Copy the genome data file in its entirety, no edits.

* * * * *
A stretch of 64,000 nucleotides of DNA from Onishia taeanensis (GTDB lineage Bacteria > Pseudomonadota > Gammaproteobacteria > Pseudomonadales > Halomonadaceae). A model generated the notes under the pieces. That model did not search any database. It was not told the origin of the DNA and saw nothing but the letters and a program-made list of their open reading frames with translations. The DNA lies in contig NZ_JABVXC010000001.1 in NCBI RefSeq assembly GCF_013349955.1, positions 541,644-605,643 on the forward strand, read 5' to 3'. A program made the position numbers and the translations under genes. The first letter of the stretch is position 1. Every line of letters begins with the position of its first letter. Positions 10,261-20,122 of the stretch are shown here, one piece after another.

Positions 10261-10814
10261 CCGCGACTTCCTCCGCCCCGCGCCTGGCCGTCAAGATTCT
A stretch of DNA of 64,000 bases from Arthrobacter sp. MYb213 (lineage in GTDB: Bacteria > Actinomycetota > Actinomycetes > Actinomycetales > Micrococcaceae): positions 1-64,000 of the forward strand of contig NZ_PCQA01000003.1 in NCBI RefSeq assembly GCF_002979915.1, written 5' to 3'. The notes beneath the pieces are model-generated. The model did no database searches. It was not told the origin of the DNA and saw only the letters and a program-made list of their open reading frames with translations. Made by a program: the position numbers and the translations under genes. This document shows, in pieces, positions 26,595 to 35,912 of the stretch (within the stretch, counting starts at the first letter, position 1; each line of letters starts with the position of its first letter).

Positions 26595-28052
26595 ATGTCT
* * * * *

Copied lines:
A stretch of 64,000 nucleotides of DNA from Onishia taeanensis (GTDB lineage Bacteria > Pseudomonadota > Gammaproteobacteria > Pseudomonadales > Halomonadaceae). A model generated the notes under the pieces. That model did not search any database. It was not told the origin of the DNA and saw nothing but the letters and a program-made list of their open reading frames with translations. The DNA lies in contig NZ_JABVXC010000001.1 in NCBI RefSeq assembly GCF_013349955.1, positions 541,644-605,643 on the forward strand, read 5' to 3'. A program made the position numbers and the translations under genes. The first letter of the stretch is position 1. Every line of letters begins with the position of its first letter. Positions 10,261-20,122 of the stretch are shown here, one piece after another.

Positions 10261-10814
10261 CCGCGACTTCCTCCGCCCCGCGCCTGGCCGTCAAGATTCT
A stretch of DNA of 64,000 bases from Arthrobacter sp. MYb213 (lineage in GTDB: Bacteria > Actinomycetota > Actinomycetes > Actinomycetales > Micrococcaceae): positions 1-64,000 of the forward strand of contig NZ_PCQA01000003.1 in NCBI RefSeq assembly GCF_002979915.1, written 5' to 3'. The notes beneath the pieces are model-generated. The model did no database searches. It was not told the origin of the DNA and saw only the letters and a program-made list of their open reading frames with translations. Made by a program: the position numbers and the translations under genes. This document shows, in pieces, positions 26,595 to 35,912 of the stretch (within the stretch, counting starts at the first letter, position 1; each line of letters starts with the position of its first letter).

Positions 26595-28052
26595 ATGTCT